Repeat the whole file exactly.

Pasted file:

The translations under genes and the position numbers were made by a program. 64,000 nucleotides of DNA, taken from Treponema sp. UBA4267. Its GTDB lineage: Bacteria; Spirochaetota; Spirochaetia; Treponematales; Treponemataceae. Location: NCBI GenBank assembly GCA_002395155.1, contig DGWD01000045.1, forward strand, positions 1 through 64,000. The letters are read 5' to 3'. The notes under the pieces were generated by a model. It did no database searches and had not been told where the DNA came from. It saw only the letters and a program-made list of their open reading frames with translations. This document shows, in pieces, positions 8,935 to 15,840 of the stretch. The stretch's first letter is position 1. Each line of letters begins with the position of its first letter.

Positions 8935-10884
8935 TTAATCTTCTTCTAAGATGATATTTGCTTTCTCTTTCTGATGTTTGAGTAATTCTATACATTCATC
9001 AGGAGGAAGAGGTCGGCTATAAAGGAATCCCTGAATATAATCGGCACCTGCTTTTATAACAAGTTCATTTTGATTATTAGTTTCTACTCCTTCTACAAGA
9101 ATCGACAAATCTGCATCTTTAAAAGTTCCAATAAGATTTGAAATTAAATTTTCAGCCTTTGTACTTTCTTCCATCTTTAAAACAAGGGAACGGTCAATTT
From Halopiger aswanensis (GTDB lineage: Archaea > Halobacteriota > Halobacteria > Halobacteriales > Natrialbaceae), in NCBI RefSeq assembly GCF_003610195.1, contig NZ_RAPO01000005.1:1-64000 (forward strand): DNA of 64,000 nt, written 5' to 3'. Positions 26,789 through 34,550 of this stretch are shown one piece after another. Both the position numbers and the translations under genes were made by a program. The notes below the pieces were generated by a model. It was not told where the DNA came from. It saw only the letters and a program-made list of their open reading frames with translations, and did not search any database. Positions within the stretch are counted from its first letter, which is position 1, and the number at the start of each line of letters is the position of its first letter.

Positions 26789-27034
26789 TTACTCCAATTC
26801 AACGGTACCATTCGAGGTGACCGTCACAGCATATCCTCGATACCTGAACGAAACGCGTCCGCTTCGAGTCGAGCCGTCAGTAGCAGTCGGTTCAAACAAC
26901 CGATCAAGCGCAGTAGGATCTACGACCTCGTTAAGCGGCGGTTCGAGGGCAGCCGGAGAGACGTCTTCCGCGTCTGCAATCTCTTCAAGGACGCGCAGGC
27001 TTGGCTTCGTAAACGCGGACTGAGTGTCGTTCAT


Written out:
The translations under genes and the position numbers were made by a program. 64,000 nucleotides of DNA, taken from Treponema sp. UBA4267. Its GTDB lineage: Bacteria; Spirochaetota; Spirochaetia; Treponematales; Treponemataceae. Location: NCBI GenBank assembly GCA_002395155.1, contig DGWD01000045.1, forward strand, positions 1 through 64,000. The letters are read 5' to 3'. The notes under the pieces were generated by a model. It did no database searches and had not been told where the DNA came from. It saw only the letters and a program-made list of their open reading frames with translations. This document shows, in pieces, positions 8,935 to 15,840 of the stretch. The stretch's first letter is position 1. Each line of letters begins with the position of its first letter.

Positions 8935-10884
8935 TTAATCTTCTTCTAAGATGATATTTGCTTTCTCTTTCTGATGTTTGAGTAATTCTATACATTCATC
9001 AGGAGGAAGAGGTCGGCTATAAAGGAATCCCTGAATATAATCGGCACCTGCTTTTATAACAAGTTCATTTTGATTATTAGTTTCTACTCCTTCTACAAGA
9101 ATCGACAAATCTGCATCTTTAAAAGTTCCAATAAGATTTGAAATTAAATTTTCAGCCTTTGTACTTTCTTCCATCTTTAAAACAAGGGAACGGTCAATTT
From Halopiger aswanensis (GTDB lineage: Archaea > Halobacteriota > Halobacteria > Halobacteriales > Natrialbaceae), in NCBI RefSeq assembly GCF_003610195.1, contig NZ_RAPO01000005.1:1-64000 (forward strand): DNA of 64,000 nt, written 5' to 3'. Positions 26,789 through 34,550 of this stretch are shown one piece after another. Both the position numbers and the translations under genes were made by a program. The notes below the pieces were generated by a model. It was not told where the DNA came from. It saw only the letters and a program-made list of their open reading frames with translations, and did not search any database. Positions within the stretch are counted from its first letter, which is position 1, and the number at the start of each line of letters is the position of its first letter.

Positions 26789-27034
26789 TTACTCCAATTC
26801 AACGGTACCATTCGAGGTGACCGTCACAGCATATCCTCGATACCTGAACGAAACGCGTCCGCTTCGAGTCGAGCCGTCAGTAGCAGTCGGTTCAAACAAC
26901 CGATCAAGCGCAGTAGGATCTACGACCTCGTTAAGCGGCGGTTCGAGGGCAGCCGGAGAGACGTCTTCCGCGTCTGCAATCTCTTCAAGGACGCGCAGGC
27001 TTGGCTTCGTAAACGCGGACTGAGTGTCGTTCAT